Starting today, the Ann Arbor Police Department is increasing its efforts to erase graffiti that is considered an art form by some but a delinquent practice by others.

The city’s Community Standards officers will begin stricter enforcement of Ann Arbor’s anti-graffiti ordinance. The enforcement is in response to more graffiti noticed throughout the city.

“In recent months, Ann Arbor has seen an increase in the number of graffiti incidences, which detracts from the aesthetic appeal of our community, can decrease property values and has a negative impact on the sense of safety and security for residents and visitors,” a city of Ann Arbor press release states.

Under the ordinance, which was unanimously passed by the Ann Arbor City Council in 2009, property owners have seven to nine days to remove graffiti from their property after being notified by the city.

The time frame depends on whether the notice was posted at the property or mailed to the property owner. Owners can either physically remove the vandalism or paint over it. If owners do not remove graffiti from their property within the specified time frame, the city can remove the graffiti and charge the cost of removal to the property owner. If the property owner does not pay the city for these charges, the city could add the charges in the owner’s property taxes.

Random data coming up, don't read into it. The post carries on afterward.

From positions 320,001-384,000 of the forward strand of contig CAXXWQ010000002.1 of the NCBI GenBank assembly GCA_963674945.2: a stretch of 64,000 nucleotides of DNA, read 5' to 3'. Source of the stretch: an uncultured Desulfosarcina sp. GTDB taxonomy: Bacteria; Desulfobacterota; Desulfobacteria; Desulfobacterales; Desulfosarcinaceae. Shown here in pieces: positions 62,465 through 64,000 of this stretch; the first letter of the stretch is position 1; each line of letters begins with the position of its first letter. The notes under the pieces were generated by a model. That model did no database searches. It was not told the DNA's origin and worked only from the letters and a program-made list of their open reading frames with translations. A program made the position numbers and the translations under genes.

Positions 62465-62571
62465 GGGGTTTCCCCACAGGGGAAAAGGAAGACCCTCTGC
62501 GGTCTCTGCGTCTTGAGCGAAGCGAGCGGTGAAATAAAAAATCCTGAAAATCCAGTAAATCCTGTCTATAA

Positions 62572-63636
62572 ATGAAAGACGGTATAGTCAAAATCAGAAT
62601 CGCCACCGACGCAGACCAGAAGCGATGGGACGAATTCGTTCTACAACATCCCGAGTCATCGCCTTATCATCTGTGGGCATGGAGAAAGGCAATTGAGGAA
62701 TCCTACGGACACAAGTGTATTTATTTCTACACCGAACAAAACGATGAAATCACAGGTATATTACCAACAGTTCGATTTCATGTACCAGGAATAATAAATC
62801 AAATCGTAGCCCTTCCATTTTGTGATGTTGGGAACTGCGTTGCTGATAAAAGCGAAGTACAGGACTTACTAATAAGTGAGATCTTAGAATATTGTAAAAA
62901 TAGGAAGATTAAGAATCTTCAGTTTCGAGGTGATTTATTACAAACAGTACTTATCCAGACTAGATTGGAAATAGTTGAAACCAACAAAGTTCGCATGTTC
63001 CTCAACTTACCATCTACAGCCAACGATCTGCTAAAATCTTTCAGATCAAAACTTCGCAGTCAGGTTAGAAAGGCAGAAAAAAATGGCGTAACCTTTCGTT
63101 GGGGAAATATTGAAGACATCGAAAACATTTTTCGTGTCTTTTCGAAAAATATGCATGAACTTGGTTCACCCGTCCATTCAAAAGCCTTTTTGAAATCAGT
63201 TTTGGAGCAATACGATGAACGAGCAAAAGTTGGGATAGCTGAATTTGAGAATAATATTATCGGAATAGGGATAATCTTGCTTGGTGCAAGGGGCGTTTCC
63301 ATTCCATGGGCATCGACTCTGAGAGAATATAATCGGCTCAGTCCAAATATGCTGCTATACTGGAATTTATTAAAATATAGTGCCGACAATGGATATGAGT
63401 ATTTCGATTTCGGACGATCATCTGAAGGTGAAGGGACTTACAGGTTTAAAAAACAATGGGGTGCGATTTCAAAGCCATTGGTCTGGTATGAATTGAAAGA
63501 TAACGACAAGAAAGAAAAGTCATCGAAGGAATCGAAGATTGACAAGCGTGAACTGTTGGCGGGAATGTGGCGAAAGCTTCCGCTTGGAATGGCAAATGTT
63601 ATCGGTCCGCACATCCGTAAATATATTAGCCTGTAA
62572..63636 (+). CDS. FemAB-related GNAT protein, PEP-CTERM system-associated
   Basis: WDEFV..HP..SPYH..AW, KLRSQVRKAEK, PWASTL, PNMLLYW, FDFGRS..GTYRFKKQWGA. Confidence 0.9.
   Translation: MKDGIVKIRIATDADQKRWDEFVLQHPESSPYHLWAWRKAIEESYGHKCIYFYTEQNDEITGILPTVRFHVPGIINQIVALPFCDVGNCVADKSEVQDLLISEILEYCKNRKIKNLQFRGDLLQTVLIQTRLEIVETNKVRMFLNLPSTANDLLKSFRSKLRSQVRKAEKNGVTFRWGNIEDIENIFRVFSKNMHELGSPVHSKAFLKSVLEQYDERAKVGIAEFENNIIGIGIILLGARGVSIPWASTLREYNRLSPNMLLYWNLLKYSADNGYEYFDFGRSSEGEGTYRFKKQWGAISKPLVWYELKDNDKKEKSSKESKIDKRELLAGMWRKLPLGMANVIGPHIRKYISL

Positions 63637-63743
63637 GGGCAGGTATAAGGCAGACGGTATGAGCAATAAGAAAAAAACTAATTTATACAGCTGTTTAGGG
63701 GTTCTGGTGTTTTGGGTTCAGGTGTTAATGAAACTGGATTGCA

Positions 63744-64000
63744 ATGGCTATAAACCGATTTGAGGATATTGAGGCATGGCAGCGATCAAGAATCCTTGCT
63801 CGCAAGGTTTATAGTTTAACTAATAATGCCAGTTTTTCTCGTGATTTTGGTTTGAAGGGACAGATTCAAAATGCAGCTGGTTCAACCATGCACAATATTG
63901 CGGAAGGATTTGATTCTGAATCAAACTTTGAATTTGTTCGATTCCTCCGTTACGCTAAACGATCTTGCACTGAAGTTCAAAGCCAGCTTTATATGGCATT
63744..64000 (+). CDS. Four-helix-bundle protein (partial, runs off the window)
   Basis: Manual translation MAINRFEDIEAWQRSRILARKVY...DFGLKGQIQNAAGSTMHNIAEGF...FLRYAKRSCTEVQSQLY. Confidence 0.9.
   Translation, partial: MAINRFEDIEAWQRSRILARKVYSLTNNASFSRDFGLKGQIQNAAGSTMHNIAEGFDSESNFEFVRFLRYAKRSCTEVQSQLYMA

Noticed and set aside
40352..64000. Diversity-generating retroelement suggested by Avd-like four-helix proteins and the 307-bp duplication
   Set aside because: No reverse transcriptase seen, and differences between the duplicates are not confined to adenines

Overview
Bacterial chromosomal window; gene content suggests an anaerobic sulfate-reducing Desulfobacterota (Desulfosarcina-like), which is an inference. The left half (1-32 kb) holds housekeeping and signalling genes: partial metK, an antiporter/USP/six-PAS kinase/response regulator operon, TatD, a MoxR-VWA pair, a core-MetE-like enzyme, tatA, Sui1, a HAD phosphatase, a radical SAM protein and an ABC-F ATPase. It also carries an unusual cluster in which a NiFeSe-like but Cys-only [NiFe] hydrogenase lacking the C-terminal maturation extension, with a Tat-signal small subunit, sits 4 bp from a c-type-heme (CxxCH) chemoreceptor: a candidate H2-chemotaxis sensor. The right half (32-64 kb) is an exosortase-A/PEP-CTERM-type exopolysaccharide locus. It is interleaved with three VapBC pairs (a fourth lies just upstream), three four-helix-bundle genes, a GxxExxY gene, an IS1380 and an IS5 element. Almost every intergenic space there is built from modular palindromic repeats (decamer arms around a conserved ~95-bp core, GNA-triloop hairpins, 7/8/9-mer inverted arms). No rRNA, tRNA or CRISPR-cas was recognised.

The Community Standards Unit, which is working to ensure residents’ compliance with the graffiti ordinance, works to enforce city ordinances on public health, welfare and safety. Officers enforce parking laws and cite residents for violations that may affect the city’s “quality of life,” such as failing to maintain their lawn or leaving their garbage on the street.

City Council member Stephen Kunselman (D–Ward 3) said the ordinance will ensure that high-traffic areas like downtown will be free of vandalism.

“I was around downtown (yesterday), and when you look, yeah, it is noticeable,” Kunselman said. “You can’t let that get out of control.”

Kunselman said he believes graffiti can be a valid form of public art, but he thinks “tagging” — a vandal’s trademark image or signature — is not included in this definition.

“Certainly, graffiti-style public art has its place, but I think it has to follow some protocols,” Kunselman said.

Referring to the Graffiti Alley on East Liberty Street next to the Michigan Theater, Kunselman noted that much of the vandalism there consists of graffiti that covered up city-sanctioned murals.

AAPD could not be reached for comment on the new ordinance after repeated calls.

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